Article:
Potato’s Are Planted – What Could Go Wrong Now? – Potato’s In A Bucket!

Whether garden grown or container grown. Diseases can attack potatoes, home-grown potatoes are usually grown successfully if a few basic precautions are taken.

General Tips For Healthy Potatoes
* Don’t over water. Keep the soil moist(damp) but not soggy.
* Don’t plant potatoes and tomatoes near each other, they are both affected by the same diseases.
* Remove infected or diseased plants from the garden. Do not put them in your compost pile. Bag and send them to your local landfill.
* Remove all potato debris from the garden after harvest.

Planting Potato’s in containers. About.com Container Gardening

One of the most important steps the home gardener can take is to prevent disease. Many diseases are carried in the tubers used for planting, so disease prevention begins with the selection of healthy seed tubers. Always purchase certified seed potatoes for planting. Saving some of last year’s crop to plant is an invitation to many different diseases. Planting eating potatoes from the grocery shelf guarantees total failure, because these potatoes are treated with a sprout inhibitor and will not grow properly if they grow at all.

Common disease problems in home grown potatoes include foliage (leaf) diseases, wilts, diseases of young plants, tuber diseases, virus diseases, and diseases caused by mycoplasma-like organisms.
Potato Diseases In The Home Garden

colo potato beetle

Potato Beetle not Your Friend!

If the Colorado potato beetle is a problem in your area, be watchful. If you find egg clusters on your plant, pick them off by hand and destroy them.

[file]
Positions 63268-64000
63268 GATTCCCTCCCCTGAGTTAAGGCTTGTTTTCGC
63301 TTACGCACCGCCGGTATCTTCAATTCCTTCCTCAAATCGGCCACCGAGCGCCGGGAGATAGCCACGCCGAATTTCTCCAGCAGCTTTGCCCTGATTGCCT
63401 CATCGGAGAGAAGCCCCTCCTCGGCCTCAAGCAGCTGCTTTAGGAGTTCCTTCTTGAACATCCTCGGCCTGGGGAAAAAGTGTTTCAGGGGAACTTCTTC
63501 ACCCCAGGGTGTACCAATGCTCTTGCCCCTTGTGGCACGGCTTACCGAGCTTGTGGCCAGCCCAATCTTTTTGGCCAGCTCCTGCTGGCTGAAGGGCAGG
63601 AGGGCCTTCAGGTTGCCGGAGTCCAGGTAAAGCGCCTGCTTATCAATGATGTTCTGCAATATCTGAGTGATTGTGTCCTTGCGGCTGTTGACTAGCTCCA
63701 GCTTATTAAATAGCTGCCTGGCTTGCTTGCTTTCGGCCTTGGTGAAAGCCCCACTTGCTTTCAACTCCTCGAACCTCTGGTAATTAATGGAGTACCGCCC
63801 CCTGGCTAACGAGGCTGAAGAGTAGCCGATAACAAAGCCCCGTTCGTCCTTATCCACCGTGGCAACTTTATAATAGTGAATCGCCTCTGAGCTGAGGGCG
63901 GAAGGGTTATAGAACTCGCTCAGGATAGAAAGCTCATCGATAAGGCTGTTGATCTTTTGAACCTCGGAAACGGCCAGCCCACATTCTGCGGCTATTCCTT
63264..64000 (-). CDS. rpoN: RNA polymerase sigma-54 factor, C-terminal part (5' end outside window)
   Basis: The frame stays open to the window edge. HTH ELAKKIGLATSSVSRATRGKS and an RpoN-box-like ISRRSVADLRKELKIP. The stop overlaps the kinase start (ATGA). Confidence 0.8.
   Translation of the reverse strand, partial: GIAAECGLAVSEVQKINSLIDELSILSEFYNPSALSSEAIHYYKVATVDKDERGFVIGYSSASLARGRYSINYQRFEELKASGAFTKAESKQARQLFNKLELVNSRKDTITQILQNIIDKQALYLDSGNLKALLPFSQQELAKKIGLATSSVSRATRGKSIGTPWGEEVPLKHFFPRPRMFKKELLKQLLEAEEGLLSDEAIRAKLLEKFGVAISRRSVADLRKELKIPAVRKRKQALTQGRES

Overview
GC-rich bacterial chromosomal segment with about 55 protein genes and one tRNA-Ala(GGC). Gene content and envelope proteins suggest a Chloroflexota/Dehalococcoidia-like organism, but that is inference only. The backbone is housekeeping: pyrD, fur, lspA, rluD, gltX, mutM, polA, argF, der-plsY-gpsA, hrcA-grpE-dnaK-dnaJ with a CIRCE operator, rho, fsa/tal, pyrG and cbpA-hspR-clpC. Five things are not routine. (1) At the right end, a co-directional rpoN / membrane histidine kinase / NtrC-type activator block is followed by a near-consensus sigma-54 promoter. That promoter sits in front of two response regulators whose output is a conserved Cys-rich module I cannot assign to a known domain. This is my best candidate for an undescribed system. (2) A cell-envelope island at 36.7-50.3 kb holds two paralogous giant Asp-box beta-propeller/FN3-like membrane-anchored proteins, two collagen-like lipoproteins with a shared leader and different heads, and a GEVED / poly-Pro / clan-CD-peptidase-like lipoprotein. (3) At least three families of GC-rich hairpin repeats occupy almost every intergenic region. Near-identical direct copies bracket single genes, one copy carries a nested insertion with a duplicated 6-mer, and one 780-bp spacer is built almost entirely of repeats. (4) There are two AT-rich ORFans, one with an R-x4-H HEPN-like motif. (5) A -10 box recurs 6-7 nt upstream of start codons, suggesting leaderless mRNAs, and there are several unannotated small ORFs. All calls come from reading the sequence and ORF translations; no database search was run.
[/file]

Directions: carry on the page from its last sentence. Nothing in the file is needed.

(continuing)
Read more: How to Grow Potatoes in Containers eHow.com

Harvesting and Storage Tips Potatoes can be harvested any time for eating. As the plants begin to mature at the end of the growing season, the vines will begin to yellow and die. If the potatoes are going to be stored instead of consumed immediately, it is important that the tubers be allowed to “harden” in the soil before digging. Hardening allows the skin to thicken, preventing storage diseases and shrinkage due to water loss. Vines should be killed or removed two weeks before digging the potatoes. A longer period of hardening will increase the amount of black scurf that may develop on the tubers and should be avoided. Vines can be killed by normal maturity, frost, pulling, or simply cutting the vines off at the soil line. Avoid bruises and injury during harvest, as these provide entry sites for storage diseases.

Growing potato’s in containers
About.com Container Gardening has a lot of really good information on how to grow potato’s in containers.

Other sources of potato management:
PENN State College of Agricultural Sciences
Potatoes Home and Garden
Potatoes in the Home Garden

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2 responses to “Potato’s Are Planted – What Could Go Wrong Now? – Potato’s In A Bucket!

  1. It look really funny. I will try to grow some blue potatoes in buckets this year

    Liked by 1 person

    • Grin … good luck, it’s so hot and dry here that I watered every morning and again in the evening, but the potato’s still suffered from the heat and dry stress.
      Happy Gardening


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